ADMA-OPCO plans to further increase effectiveness of SIM by: mandating use of the management of change system company-wide; continuously updating structural assessment methods; and continuous interaction and joint innovation with industry partners.

Greater activity around asset and structural integrity will generate substantial know-how for the Middle East and elsewhere. ADMA-OPCO’s structures, for example, are forecast to be among the industry’s longest lasting, Omar said. The company is actively taking key initiatives in joint industry R&D projects, and in adopting international standards for structural management. One key learning from ADMA-OPCO’s SMS is the importance of an effective MOC process and sophisticated inspection in capturing the risks, Omar said. “This earned continuous support from company management to make it a company-wide culture.”

One solution does not fit all

Another lesson is that one-size does not fit all when developing an SMS, he added. “Each company and region has its own special requirements and a structural management system needs to cater for these.” Ghosal commented: “Operators here face challenges encountered elsewhere in the world, but also ones that are specific to, or more pronounced, in this region, such as sour gas. DNV GL has had a presence here for more than 30 years and understands local needs.”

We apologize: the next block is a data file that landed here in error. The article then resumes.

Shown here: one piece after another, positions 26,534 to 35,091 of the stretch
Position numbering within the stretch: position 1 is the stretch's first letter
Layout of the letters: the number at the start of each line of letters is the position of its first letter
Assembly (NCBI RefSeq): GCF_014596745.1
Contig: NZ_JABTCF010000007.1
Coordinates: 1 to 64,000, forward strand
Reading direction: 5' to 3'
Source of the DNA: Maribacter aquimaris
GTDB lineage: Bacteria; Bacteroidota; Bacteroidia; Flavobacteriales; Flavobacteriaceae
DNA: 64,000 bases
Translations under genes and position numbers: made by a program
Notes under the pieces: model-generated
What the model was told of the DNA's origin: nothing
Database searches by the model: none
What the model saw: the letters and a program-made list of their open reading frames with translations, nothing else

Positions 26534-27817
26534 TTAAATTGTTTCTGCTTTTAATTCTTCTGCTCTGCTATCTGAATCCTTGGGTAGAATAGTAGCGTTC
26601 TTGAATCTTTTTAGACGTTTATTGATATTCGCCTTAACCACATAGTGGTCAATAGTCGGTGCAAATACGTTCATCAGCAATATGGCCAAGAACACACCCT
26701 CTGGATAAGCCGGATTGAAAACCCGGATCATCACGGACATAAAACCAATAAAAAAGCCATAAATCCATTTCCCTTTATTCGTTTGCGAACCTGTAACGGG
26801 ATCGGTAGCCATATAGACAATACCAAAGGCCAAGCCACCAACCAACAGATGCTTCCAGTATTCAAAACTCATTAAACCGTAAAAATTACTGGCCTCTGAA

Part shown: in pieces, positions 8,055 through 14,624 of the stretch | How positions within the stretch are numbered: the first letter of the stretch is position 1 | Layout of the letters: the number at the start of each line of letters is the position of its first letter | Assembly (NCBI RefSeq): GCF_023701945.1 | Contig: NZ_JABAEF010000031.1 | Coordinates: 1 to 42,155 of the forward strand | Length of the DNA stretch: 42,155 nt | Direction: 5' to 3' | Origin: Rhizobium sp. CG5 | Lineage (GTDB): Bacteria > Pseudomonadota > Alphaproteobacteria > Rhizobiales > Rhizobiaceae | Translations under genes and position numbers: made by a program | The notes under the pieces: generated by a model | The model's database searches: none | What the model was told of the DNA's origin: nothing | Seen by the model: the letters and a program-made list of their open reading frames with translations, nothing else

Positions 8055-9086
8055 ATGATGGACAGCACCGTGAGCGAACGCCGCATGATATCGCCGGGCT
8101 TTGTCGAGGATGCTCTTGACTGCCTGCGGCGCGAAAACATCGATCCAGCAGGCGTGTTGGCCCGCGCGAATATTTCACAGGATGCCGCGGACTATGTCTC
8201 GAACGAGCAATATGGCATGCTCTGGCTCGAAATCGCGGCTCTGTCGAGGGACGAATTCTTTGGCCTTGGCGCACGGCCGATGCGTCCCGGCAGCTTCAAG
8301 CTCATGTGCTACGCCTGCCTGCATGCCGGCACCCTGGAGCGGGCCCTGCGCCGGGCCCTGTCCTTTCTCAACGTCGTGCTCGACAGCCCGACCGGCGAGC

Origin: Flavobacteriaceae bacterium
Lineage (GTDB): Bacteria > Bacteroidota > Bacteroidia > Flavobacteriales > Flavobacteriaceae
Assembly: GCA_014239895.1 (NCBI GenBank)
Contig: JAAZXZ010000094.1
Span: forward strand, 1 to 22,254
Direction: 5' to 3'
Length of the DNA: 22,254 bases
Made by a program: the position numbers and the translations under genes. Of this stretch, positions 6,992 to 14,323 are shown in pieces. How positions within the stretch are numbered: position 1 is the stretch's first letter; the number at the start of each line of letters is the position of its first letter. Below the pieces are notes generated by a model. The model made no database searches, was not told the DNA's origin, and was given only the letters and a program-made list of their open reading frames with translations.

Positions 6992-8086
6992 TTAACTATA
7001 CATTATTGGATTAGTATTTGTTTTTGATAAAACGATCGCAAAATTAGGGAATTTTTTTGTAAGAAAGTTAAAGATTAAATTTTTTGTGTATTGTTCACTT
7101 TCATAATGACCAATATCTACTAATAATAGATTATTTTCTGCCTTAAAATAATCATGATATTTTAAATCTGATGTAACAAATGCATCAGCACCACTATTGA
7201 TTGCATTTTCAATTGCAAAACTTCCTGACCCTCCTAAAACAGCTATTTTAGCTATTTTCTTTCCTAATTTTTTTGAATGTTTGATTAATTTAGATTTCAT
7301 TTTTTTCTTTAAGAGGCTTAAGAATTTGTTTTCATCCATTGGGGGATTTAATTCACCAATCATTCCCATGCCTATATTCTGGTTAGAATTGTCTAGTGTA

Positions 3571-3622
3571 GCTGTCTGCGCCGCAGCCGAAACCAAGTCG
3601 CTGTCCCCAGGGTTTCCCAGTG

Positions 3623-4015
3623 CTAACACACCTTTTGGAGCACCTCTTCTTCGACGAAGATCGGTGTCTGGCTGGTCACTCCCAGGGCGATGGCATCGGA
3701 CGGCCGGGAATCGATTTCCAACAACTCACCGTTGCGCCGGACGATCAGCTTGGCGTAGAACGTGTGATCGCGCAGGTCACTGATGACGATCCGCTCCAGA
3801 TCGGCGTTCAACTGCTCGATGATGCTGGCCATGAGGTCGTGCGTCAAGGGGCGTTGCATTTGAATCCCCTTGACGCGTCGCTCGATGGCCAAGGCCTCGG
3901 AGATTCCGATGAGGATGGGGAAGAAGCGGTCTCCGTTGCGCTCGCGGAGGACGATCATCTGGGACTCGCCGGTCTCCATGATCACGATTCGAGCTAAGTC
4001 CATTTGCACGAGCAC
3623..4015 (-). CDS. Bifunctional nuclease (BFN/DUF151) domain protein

DNV GL’s software, database, quantitative and qualitative approaches, and other expertise in capturing, analysing and managing information for SIM assists customers to scope, design and implement life extension strategies. The company’s ‘missing data methodology’ addresses the absence of historic documentation, a common challenge for operators in the region.

Key structural integrity goals

Engineering experts at oil and gas companies operating in the Middle East see ageing effects in grouted piles as one of the top structural integrity management (SIM) challenges. This emerged from interviews by DNV GL, and in a survey at its annual Ageing Structures Day in September 2015.

Some operators also expressed a desire to see regional acceptance criteria formulated for SIM of existing fixed structures, but with operators having flexibility to respond to local circumstances.

For offshore Abu Dhabi, they wanted to know: how lateral pile capacity might be enhanced in carbonaceous rocks; more about the seismic vulnerability of platforms; and, how a spectrum of site-specific responses might be formulated.

Others were interested in the implementation of online health-monitoring. Respondents saw a need for engineering studies to verify requirements for replacement of degraded appurtenances such as riser- and conductor-protectors.

Region-specific guidance on the below elements is useful when developing life extension strategies for ageing offshore structures.
  1. Wave spectra suitable for benign sea conditions in the Arabian Gulf to predict fatigue reliability and to assess the remaining fatigue life of structures.
  2. Corrosion mitigation strategies for structures and critical appurtenances to optimize the operating expenditure of ageing offshore structures.
  3. New technology to acquire missing data on actual pile penetration depth and ageing grout strength to assure drilled and grouted foundation integrity.